My mother has had a stroke – she’d said she’d not been feeling right the day before after one of our regular weekly catch-ups. She’d had a mini stroke six months previously and was booked in to see a specialist the following week. That was six weeks ago – a second stroke and the prognosis is, to put it bluntly, dire.
Beyond the obvious sorrow and challenges my siblings and I are settling into a pattern of communicating with and responding to whatever we can reach – my interest in learning, human development and even accessibility is playing a part.
I would only be writing this if there were some extraordinarily glimmers of hope sparked by seeking out ways to ‘bring her back’ – this includes childhood anecdotes, images of paintings (she has an MA in Fine Art) and familiar tastes- so a spoonful of creme brulle rather than the hospital yoghurt. Hope lost, it was remarkable to make out words that gave a name of an artist or where the painting was held and when I last spoke to my sister they were managing a game of dominos. There is no other communication beyond hand gripping and trying to interpret facial expressions, though she is finding a way to get her message across, at least at time we are getting a definitive ‘yes’ or ‘no’ from a gesture.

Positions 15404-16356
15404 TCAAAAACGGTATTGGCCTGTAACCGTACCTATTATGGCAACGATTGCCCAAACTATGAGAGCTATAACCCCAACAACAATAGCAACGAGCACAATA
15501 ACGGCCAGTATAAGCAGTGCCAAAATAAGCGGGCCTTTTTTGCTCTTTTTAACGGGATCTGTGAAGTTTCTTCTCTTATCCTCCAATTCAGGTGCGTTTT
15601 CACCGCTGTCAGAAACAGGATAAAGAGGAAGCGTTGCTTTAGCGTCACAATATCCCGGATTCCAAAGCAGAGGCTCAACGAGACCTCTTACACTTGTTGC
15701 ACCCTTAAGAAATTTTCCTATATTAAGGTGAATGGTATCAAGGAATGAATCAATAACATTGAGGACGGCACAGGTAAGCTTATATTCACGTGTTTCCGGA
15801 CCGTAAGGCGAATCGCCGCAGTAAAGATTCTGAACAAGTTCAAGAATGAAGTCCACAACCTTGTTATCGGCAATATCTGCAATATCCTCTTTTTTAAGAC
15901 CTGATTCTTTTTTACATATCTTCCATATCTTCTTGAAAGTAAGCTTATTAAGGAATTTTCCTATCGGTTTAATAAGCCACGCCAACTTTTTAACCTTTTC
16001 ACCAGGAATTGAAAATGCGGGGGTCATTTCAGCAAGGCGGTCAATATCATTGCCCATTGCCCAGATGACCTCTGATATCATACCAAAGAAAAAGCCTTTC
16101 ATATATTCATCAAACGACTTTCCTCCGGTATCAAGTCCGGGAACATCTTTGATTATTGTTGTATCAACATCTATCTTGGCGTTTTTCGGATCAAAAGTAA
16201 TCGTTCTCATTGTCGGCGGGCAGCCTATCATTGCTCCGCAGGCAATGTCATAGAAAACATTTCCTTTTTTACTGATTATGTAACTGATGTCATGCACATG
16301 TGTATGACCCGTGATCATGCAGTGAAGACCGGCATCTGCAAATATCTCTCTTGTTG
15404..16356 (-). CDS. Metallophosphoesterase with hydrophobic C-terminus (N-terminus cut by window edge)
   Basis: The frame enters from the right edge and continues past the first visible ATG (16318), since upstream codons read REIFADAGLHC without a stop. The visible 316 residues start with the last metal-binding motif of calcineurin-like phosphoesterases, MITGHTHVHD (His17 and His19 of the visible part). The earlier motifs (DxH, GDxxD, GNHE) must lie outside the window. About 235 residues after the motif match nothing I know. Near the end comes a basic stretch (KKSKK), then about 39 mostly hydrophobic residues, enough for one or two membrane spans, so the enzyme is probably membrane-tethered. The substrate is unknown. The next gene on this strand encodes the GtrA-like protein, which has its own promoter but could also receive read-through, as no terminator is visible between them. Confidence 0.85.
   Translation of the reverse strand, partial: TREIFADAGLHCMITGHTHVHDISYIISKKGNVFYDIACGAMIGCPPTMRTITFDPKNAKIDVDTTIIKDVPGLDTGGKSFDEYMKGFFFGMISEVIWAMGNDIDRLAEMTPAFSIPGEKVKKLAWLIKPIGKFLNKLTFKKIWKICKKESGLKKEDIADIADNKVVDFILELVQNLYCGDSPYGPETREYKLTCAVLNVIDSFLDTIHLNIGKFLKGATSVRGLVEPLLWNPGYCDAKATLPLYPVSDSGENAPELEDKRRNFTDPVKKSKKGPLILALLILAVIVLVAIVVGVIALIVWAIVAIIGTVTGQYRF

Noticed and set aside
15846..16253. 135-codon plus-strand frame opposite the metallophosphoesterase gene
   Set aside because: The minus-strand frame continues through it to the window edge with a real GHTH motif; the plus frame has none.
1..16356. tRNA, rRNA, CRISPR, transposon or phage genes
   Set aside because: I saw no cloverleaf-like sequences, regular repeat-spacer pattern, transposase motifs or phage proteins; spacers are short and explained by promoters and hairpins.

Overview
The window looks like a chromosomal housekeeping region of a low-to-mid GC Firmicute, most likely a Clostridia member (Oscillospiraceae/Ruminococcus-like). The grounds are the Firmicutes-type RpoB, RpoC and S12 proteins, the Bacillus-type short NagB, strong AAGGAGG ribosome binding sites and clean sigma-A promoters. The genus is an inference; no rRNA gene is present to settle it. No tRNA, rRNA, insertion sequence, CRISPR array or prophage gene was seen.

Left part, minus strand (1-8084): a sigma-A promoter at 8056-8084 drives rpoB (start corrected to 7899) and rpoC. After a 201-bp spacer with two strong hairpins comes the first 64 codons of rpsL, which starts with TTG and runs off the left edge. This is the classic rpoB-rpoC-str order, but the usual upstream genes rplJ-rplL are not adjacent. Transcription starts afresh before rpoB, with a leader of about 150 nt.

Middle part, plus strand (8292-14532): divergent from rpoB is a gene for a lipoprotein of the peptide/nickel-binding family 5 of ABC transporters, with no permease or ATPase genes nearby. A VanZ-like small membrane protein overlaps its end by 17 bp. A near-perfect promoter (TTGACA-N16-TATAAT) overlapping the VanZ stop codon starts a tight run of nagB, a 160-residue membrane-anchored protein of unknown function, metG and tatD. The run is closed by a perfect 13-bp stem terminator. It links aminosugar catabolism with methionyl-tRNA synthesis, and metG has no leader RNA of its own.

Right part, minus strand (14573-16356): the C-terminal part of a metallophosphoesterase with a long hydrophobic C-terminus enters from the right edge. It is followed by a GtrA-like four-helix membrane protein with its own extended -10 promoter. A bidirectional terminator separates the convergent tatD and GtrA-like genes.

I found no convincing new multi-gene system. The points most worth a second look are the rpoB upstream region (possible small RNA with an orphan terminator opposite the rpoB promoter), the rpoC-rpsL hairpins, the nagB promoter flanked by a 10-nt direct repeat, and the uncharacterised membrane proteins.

Sixteen years ago I read a book by a neuroscientist called ‘What’s going on in there?’ that explained infant development, two years with the OU has allowed me to explore further what ‘goes on in there’ to qualify as learning – today I have to consider how the mind can degenerate or be damaged and how in this instance learning is just as relevant, finding connections that have been weakened, damaged and destroyed and remembering my lessons from coaching disabled athletes too – play to their strengths, not their weaknesses.
On Thursday the doors open on my FINAL module of the Masters in Open and Distance Education – H810 Accessibile Online Learning: supoorting disabled students.
I know friends here will have their own personal experiences of strokes – do share thoughts, advice and experience please.
Before I forget – the iPad had been CRUCIAL. I loaded family photos, but also images from the Van Gogh exhibition that was on at the RA a year or so ago, as well as dozens of 20th century artists and loads of images from a hefty book on Leornado da Vinci. Next week it’ll be Dutch painters. I should go in with Holbein too and much of the National Portrait Gallery.
Learning in extremis? You research online, speak to someone who has been through this, then ask questions and see for yourself. You talk at length until you come to some joint understanding, which has included a gathering of family, specialists and nursing staff. I do wonder who is in charge – we know who isn’t, though if she could say it my mother would say it was up to God.